October 29, 2012 § 1 Comment

The COA decision in Pritchard v. Pritchard, handed down October 23, 2012, is the most recent alimony termination case in which the courts have addressed the rule that cohabitation creates a presumption of mutual support, shifting the burden to the recipient spouse to produce evidence that there is no mutual support within the de facto marriage.

You need to read Pritchard yourself to appreciate the scope of mutual support that was enough to trigger the presumption. I won’t rehash them here. But here are a few nuggets gleaned from Judge Griffis’s decision (which quotes Professor Bell’s treatise):

  • Recipient-wife and another man had a sexual relationship, and she provided him a truck and lodging rent-free. In return, he built a deck, installed a floor, moved furniture, did yard work, and carried out the garbage. The trial court should have considered this mutual support. Scharwath v. Scharwath, 702 So.2d 1210 (Miss.App. 1997).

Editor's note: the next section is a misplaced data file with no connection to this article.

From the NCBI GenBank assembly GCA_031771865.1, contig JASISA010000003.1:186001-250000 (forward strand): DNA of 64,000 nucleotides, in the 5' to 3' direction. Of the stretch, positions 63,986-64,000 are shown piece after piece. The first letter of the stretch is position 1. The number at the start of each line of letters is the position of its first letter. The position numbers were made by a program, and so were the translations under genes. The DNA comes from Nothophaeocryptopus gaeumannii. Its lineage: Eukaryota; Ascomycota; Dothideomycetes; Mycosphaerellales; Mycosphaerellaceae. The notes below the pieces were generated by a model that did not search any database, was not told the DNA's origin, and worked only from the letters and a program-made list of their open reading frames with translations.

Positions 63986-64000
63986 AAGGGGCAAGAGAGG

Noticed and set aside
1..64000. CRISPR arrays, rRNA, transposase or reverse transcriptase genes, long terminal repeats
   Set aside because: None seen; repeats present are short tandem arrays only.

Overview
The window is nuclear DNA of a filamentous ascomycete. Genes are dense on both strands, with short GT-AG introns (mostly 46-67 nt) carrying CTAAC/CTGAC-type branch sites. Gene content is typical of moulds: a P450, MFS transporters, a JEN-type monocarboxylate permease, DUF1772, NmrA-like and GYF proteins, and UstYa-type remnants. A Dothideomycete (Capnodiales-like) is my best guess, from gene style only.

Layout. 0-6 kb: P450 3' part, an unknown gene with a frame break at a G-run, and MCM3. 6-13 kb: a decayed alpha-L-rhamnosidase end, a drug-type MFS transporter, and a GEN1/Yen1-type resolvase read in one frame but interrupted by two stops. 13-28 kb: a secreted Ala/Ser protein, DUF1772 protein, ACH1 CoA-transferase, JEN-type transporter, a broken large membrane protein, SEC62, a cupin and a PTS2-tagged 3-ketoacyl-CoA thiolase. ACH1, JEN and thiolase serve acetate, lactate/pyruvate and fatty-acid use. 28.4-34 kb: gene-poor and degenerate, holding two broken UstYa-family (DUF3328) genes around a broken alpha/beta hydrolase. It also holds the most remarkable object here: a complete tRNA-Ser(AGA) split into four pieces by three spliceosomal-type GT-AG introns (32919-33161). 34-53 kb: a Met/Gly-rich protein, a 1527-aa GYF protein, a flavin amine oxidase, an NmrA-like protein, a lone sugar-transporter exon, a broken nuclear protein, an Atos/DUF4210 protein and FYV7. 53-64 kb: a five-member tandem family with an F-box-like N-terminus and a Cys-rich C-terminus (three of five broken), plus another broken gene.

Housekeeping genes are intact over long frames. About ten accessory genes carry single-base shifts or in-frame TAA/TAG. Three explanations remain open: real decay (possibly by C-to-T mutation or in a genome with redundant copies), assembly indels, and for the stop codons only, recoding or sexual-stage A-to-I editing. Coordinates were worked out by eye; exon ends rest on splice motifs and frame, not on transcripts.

• A de facto marriage can terminate alimony, as where a couple was engaged without immediate plans to marry, solely to prolong the receipt of alimony. Martin v. Martin, 751 So.2d 1132, 1136 (Miss. App. 1999). 
  • A similar result in Pope v. Pope, 803 So.2d 499, 504 (Miss.App. 2002).
  • Where the recipient spouse pays for her live-in’s psychological evaluation, car tag, attorney’s fees, clothes, cell phone, job materials, and motel room, and the live-in provides household services and chores such as maintenance and repair of the home, the presumption is triggered. Burrus v. Burrus, 926 So.2d 618, 621 (Miss.App. 2006).

In Pritchard, the COA found that the chancellor applied the correct legal standard, but that there was not sufficient evidence to support the chancellor’s decision that the presumption was overcome by proof of non-mutual support. The COA reversed and rendered.

CAVEAT: a brief period of cohabitation may not trigger the presumption. See, Tillman v. Tillman, 809 So.2d 767, 770 (Miss.App. 2002).

These cases are fact-intensive. Before you go thrashing off into this swamp, you would do well to study what Professor Bell has to say, and read as many cases on point that you can find. There has to be either cohabitation for more than a short period coupled with mutual support, or there must be a de facto marriage. The latter is a more elusive concept. You will likely need a substantial base of discovery or PI work to do the job. 


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You are currently reading THE PRESUMPTION OF MUTUAL SUPPORT at The Better Chancery Practice Blog.


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